Minimal skills

Polytropon freebsd at
Thu Jun 4 19:23:48 UTC 2020

On Thu, 4 Jun 2020 02:59:04 -0600, Brandon helsley wrote:
> I looked at the link and could not tell what was wrong with
> the archive.

There is nothing wrong with the archives - they work as expected.
However, the MUA you are using leads to distorted messages and
disrupts the flow, so it's not possible to see "who wrote what",
i. e., what did you write, what was cited, what was being replied
to, and so on. It also damages the message's formatting (newlines
and tabs and citing indentation), which makes the message look

> I will install an MUA and use that and try and set up the mail
> server later with postfix.

A good idea. There is plenty of choice. Basically, you can even
use Thunderbird, but make sure it's configured properly (no HTML
message, plain text, line wrapping suggested at < 70 colums, and
citing indentation is "> ", note the space). But there are also
lightweight and powerful GUI mailers such as Sylpheed, or TUI
mailers like pine, alpine, or mutt, which are very popular among
FreeBSD users.

> I'm assuming there are multiple layers that go along with email.

Of course. :-)

You can see the MUA, the mail _user_ agent, at the top, facing
the user, and you have several things in between before your
message reaches a recipient, such as a MSA (mail submision agent),
a MTA (mail transfer agent), and you can have additional components
like spam filters or IMAP interfaces or even a web mailer. All
those are available on FreeBSD, by the way, so if you wanted to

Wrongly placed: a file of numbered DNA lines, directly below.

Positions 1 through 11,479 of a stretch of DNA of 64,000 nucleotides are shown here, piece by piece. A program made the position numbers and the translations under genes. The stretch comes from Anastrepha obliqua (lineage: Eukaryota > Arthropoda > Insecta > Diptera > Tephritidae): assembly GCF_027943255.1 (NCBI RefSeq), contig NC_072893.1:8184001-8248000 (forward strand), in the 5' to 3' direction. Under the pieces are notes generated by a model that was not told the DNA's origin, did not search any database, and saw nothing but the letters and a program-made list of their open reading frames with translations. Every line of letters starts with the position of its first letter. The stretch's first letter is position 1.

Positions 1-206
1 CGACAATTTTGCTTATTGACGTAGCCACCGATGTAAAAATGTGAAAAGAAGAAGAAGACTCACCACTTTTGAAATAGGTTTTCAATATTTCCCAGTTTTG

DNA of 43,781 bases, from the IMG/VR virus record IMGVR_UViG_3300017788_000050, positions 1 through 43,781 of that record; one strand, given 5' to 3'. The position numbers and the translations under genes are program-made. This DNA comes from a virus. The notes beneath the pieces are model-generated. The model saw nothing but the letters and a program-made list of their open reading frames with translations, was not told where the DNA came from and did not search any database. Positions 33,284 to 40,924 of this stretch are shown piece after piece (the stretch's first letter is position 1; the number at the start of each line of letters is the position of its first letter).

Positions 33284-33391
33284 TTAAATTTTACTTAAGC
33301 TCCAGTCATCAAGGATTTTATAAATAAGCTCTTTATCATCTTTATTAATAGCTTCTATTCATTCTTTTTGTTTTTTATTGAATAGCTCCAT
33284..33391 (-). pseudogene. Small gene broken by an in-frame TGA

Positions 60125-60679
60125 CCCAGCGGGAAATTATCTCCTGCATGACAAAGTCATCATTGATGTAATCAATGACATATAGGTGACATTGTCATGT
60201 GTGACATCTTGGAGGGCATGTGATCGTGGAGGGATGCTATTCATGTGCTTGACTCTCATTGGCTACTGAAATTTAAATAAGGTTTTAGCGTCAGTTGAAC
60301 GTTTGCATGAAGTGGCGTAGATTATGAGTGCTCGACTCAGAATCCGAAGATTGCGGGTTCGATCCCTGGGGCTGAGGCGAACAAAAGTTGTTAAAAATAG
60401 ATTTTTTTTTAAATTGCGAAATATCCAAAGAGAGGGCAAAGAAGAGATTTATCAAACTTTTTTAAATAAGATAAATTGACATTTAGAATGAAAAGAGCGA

do local experiments, you could run all of those (!) on your own
machine without having to worry about static IPs...

> Again may I ask what is writing shell scripts. Is that the same
> as editing .xsession or .xinitrc?

More or less.

While .xinitrc and .xsession are rather simple scripts used to
do "autostart" functions, shell scripts can be quite complex and
contain a lot of logic. Just see /etc/rc - it's a shell script
that controls the boot process of your FreeBSD system. It uses
other files to be conditionally incorporated and processed.
Those files are in /etc/rc.d/ (for OS components) and in
/usr/local/etc/rc.d/ (for 3rd party components installed from
ports or packages).

Internally, the ports collection as well as the system sources
also use shell scripts, often embedded in Makefiles - files that
are used by the tool "make" to automatically resolve dependencies
and provide a "processing logic" for source files.

Again, the primary tool here is a text editor. Advanced editors
like vim, emacs, mcedit etc. are able to display and edit shell
scripts and Makefiles in a convenient way. The difference in
editing those scripts compared to .xinitrc or .xsession is the
complexity and the involved constructs.

An overview about the shell used for shell scripting, its language
and its built-in functions can be found in "man sh".

Magdeburg, Germany
Happy FreeBSD user since 4.0
Andra moi ennepe, Mousa, ...

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